ERNEST HEMINGWAY: A LIFE STORY
by Carlos Baker; Scribners, 697 pages.
Reviewed by Alvah Bessie in the
Marin Independent Journal, Saturday, April 26, 1969
Although Carlos Baker says that no definitive biography of Ernest Hemingway is likely to be undertaken until after the year 2000, he has come very close to writing it himself. And since Baker had previously published a critical estimate of the American novelist’s work that is still in print, the reader will not find such an estimate here. This is precisely what its author says it is: the story of a man’s life from his birth in Illinois in 1899 to his suicide in Idaho in 1961.
It was a relatively incredible life in many ways and the man who lived it deliberately created a legend about himself in addition to leaving a body of fictional work that may or may not live beyond the year 2000. His biographer obviously feels it will.
This attitude is implicit throughout the long narrative and the story itself generally maintains the reader’s interest, for Baker writes very well.
Since this is an “official” biography (it is even copyrighted jointly by its author and Hemingway’s widow) the reader will understand the integrity of Baker’s achievement when he discovers that Hemingway bore little resemblance to the legend he so successfully created about himself – a legend that in time returned to plague him.
Given his estimation of the man as a writer it is most gratifying that his biographer resisted any temptation toward the sort of craven adulation to be found in A.E. Hottchner’s cheap little memoir called Papa Hemingway. To the contrary, Baker’s book reveals the fact that the man who could be loyal, generous, warm and modest to those he considered his friends could also be (and much too often was) cruel, petty, a braggart, a bully, an anti-Semite and a permanent adolescent.
He also practiced his cruelty on those he claimed to love, including his four wives, two of whom he rejected and one of whom rejected him. It is this third wife, the gifted writer Martha Gellhorn, whose treatment in the biography is the sketchiest and the least satisfactory, but it could very well be that she refused her cooperation to the biographer. The portrait that emerges bears little resemblance to the actual woman.
Given his honesty it is curious that Baker could still retain such admiration for Hemingway the artist once he had developed such cogent insights into Hemingway the man. For the two are inseparable and anyone who has read the bulk of his work is aware that he was in no way comparable to Tolstoi, Dostoevsky or Balzac – or even to Faulkner, Sinclair Lewis, Thomas Wolfe or Theodore Dreiser, most of whom Hemingway denigrated in one way or another.
Hemingway worshiped what he thought was courage, virility, endurance and “honor”; he feared and was obsessed by death; he did not understand (and was contemptuous of) women. He adored soldiers (especially officers), bullfighters and prize-fighters, hunters and sportsmen. It was crucial to him to be thought a man of courage, a lover “who bedded every woman he ever wanted,” a marksman, an authority on military science, a fighter and two-fisted drinker. And while Baker’s biography makes it plain how these qualities led step by step to the man’s pathetic disintegration, it also makes plain to the critical reader why his perception of life was so limited and his range as an artist so narrow.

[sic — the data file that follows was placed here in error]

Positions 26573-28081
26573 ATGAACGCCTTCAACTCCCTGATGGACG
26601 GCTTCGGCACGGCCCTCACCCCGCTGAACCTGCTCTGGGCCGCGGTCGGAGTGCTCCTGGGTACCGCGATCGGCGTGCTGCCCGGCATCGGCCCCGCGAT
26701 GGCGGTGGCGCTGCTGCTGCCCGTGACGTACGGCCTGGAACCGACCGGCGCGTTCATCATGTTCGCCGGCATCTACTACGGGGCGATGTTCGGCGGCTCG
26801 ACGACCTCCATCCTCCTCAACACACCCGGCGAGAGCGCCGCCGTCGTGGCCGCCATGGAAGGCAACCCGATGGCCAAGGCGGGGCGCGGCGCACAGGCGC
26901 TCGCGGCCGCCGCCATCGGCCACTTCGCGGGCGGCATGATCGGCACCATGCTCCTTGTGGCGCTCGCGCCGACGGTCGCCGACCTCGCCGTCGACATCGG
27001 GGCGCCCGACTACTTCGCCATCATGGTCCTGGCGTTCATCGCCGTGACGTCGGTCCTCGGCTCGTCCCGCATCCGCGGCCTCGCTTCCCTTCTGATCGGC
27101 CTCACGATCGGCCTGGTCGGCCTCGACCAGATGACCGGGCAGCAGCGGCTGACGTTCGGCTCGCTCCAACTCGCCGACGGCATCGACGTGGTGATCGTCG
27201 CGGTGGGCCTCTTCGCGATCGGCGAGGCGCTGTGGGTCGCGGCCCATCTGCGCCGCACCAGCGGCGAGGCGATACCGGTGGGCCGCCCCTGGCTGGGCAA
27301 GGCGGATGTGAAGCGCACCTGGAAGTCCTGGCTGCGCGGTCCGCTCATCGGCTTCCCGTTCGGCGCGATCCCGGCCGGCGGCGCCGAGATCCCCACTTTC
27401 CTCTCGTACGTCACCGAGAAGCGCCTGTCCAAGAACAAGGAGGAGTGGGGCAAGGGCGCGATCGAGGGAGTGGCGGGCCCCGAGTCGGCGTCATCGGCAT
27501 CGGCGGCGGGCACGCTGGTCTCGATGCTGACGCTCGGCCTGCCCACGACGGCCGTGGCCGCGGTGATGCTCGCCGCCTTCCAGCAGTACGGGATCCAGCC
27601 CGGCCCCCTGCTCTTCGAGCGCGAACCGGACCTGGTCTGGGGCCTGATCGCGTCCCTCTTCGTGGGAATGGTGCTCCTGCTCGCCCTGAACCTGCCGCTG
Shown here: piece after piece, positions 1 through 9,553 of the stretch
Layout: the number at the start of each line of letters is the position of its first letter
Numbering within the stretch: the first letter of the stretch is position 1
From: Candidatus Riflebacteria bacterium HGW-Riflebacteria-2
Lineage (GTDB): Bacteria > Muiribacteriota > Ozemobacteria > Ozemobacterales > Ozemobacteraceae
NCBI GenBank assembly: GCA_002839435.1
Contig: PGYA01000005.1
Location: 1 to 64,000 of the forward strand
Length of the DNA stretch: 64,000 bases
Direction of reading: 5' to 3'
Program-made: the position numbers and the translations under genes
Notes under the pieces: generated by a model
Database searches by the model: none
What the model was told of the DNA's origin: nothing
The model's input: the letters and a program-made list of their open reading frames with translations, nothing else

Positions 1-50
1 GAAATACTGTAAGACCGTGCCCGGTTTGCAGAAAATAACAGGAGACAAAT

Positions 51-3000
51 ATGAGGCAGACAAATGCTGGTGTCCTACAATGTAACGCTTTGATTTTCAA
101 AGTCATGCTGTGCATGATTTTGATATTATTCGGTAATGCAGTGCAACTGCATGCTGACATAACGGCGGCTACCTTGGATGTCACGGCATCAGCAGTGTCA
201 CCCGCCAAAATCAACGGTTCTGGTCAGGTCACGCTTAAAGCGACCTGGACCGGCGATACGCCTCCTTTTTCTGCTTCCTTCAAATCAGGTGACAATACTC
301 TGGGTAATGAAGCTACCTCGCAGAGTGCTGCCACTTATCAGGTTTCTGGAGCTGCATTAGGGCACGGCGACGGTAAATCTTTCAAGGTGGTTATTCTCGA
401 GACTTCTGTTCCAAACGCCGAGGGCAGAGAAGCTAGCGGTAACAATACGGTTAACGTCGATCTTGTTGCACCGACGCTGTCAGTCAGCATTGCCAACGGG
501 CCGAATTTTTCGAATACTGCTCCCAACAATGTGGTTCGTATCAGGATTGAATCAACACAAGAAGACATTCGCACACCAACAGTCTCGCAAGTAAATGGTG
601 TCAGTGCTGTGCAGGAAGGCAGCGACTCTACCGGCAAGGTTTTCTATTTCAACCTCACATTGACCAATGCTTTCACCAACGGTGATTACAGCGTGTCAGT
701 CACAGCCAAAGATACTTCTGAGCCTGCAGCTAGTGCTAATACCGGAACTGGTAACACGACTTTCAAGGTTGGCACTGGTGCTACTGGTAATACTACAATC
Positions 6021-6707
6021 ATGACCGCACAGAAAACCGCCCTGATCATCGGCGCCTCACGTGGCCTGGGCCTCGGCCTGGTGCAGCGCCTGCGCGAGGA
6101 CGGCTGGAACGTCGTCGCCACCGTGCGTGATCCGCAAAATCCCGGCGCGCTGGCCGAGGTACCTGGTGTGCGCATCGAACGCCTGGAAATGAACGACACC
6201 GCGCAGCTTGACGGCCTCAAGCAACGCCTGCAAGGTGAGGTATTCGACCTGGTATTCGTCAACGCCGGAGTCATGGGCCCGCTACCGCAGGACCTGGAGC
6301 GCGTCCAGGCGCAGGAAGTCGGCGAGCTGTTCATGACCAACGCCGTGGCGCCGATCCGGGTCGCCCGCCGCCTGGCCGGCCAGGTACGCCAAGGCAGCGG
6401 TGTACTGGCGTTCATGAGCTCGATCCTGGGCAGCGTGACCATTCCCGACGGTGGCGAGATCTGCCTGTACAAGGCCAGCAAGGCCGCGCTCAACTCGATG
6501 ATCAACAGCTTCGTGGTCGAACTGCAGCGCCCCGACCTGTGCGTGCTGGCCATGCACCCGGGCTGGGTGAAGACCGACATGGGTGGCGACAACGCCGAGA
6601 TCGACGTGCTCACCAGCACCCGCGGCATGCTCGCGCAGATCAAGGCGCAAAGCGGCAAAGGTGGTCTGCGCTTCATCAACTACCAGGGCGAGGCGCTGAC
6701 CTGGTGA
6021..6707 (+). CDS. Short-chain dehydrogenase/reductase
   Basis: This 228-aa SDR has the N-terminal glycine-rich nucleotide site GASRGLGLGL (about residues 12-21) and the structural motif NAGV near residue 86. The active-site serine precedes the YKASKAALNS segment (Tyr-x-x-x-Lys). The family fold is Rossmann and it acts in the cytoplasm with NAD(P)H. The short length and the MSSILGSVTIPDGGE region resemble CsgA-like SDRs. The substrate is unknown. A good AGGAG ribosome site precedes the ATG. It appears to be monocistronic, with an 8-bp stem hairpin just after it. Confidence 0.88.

Baker is gentle in the extreme when faced with Hemingway’s mendacity, preferring to call it “romantic pretending.” For Hemingway boldly claimed that he had commanded troops, had gone ashore in the Normandy invasion, was present at the breaching of the Nazis’ West Wall, “killed plenty Nazis” himself and was the first man into liberated Paris – when none of these things were true.
They were part of the legend he was compelled to create out of his own sense of insecurity, which was also manifested by his inability to accept criticism, to tolerate the idea that anyone could write a better book, make more money, shoot a bigger lion, catch a bigger fish, or be more widely admired as a person and as an artist.
As a political thinker Hemingway was a child, which explains why his picture of the Spanish Civil War was attacked by the men he so much admired: the American veterans of that war. Curiously enough, Baker features a scurrilous letter E.H. wrote to the last man to command the Lincoln Battalion – Milton Wolff – but fails to give equal prominence to Hemingway’s honorable apology a short time later.
This unfortunate slip in judgement aside, the book is a solid and almost final telling of the story of a man whose appetites were sometimes larger than life, but who was generally much smaller than the man that he – and that his biographer – thought he was.